It goes without saying that the pope is important. He oversees a flock of 1.2 billion Catholics worldwide, and a quarter of Americans are Catholic. The selection of a new pope - one from the new world, no less - was the biggest story worldwide on Wednesday. Pope Francis waved from the front pages of newspapers across the globe.
But here in the Chattanooga region there seemed to be more talk Thursday morning about Cee Lo Green taking the stage at the Riverbend Festival.
That's the kind of decision newspapers make every day. What's more important to our readers? What should we put on the front page? What goes above the fold?
Online it's easier to decide. We rotate stories through the top slots on our website all day. News that breaks at 2 p.m. displaces whatever happened at 1:30 p.m.
But the print edition is different. When we figure out what to put on the front page, we sometimes have to consider what's interesting versus what's important. In the newsroom, we refer to some stories as DBIs - reports that are "dull but important." Those are the stories that in the past always made it into the front page. Why not? They're important, after all.
But in the digital age, important doesn't always sell. Online readers often bypass important and click on interesting (or even sensational or silly or just plain stupid).
An editor once told me newspapers give readers what the need to know. Problem is, what people need to know isn't always the same as what they want to know.
"If you're not Catholic, you don't care about the pope," one of my colleagues said.
But it's a big deal, said another. And many of our readers are Catholic, came another perspective.
It'll be old news tomorrow morning, another person said.
Old news or not, the pope was a dominant photo and story on most American front pages including big papers such as the New York Times and Washington Post. The story also played prominently in small papers in all corners of the country, such as North Dakota's Bismarck Tribune and Wyoming's Jackson Hole Daily. A scan of front pages at the Newseum's website Thursday morning showed the same photo of the new pope with a golden background used at paper after paper.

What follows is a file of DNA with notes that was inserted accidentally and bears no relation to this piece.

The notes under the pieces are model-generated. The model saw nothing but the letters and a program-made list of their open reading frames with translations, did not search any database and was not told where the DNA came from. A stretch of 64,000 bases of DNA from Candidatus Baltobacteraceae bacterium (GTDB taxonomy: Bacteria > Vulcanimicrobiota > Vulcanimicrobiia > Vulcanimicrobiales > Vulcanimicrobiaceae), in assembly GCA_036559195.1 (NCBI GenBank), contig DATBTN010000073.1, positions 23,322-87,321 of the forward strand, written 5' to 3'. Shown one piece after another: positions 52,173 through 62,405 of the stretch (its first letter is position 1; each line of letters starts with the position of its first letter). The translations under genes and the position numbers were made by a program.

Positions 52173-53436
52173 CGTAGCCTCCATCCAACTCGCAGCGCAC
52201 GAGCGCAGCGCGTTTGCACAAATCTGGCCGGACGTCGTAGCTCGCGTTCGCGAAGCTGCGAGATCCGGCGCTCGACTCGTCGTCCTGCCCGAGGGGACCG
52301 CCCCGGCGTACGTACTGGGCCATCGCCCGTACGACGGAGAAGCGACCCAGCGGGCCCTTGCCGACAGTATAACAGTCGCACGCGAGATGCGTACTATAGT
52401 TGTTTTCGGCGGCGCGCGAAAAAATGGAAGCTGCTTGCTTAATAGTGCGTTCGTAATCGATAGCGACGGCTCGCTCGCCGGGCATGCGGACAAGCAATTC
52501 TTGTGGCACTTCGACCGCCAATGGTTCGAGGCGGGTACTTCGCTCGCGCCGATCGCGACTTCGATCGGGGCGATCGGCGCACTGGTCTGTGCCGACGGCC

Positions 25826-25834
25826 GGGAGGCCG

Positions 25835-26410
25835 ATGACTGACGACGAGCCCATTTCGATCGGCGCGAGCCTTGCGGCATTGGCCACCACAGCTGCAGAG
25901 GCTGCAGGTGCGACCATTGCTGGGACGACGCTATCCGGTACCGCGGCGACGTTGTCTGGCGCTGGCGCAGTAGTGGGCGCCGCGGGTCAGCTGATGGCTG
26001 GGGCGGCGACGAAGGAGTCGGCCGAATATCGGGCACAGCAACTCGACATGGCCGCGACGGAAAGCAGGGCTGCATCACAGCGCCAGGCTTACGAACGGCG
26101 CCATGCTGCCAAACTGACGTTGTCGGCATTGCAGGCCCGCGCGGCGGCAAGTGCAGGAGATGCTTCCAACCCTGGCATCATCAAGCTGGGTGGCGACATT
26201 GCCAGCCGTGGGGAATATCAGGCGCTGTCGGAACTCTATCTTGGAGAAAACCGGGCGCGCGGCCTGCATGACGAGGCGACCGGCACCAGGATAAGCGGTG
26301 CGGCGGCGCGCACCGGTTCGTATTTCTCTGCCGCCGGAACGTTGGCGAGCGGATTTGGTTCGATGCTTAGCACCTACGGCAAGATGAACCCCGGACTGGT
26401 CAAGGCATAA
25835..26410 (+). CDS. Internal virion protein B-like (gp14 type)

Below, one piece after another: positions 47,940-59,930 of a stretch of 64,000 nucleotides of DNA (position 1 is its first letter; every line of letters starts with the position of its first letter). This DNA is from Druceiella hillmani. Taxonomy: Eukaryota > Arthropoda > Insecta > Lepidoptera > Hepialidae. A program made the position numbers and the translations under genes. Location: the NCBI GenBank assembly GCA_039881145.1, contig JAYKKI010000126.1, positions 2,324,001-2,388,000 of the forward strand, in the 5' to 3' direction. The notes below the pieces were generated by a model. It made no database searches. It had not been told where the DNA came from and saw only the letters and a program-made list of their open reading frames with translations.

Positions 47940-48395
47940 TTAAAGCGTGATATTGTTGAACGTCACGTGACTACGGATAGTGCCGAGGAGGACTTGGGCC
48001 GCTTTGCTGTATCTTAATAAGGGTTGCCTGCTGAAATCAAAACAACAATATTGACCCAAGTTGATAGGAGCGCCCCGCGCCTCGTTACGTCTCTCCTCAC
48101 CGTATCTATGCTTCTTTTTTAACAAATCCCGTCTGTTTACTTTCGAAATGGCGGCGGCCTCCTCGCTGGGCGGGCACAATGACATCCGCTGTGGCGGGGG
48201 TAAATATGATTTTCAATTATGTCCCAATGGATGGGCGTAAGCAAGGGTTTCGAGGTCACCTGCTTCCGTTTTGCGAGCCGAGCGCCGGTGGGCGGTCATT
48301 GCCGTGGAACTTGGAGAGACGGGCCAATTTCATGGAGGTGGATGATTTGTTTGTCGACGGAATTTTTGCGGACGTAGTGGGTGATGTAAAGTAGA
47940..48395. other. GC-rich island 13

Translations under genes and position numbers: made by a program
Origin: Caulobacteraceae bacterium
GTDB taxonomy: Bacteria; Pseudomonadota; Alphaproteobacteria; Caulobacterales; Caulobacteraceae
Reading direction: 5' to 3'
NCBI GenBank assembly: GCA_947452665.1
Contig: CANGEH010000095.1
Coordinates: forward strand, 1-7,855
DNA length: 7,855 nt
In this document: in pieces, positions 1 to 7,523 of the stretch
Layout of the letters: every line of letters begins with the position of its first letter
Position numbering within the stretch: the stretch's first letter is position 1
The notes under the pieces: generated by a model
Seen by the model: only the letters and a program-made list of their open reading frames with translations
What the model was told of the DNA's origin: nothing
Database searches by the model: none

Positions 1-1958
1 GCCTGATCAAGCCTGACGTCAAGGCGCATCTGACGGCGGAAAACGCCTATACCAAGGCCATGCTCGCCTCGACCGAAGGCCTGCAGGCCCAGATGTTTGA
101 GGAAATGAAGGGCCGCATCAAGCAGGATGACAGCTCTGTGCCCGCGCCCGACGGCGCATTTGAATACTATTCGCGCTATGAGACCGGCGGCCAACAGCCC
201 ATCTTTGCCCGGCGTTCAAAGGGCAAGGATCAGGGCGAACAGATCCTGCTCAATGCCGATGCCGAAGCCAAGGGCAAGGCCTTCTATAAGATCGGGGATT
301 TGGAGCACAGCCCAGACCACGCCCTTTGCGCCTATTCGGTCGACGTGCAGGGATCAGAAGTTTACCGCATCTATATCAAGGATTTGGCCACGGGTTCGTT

The debate over what story goes where isn't limited to the front page.
Last week, the Times Free Press ran a story about Facebook COO Sheryl Sandberg's book at the bottom of the Life section. Some readers took exception to that placement.
"She doesn't rate a Business article?" a reader wrote. "A man writes that book, it's on the Business front. If Warren Buffett wrote that book, would it be on the Life front? Bill Gates? Even Mark Zuckerberg? Life? Nope."
Sometimes we get it right and sometimes we get it wrong (and when that happens, readers let us know).
Still we try every day to offer local news and national news, important news and interesting news and photos.
Before leaving the newsroom Wednesday night, I commented on the fact the new pope is a Jesuit. My colleague shrugged.
Later, he said this: "I might actually go to Riverbend this year. It'll be the first time in 10 years."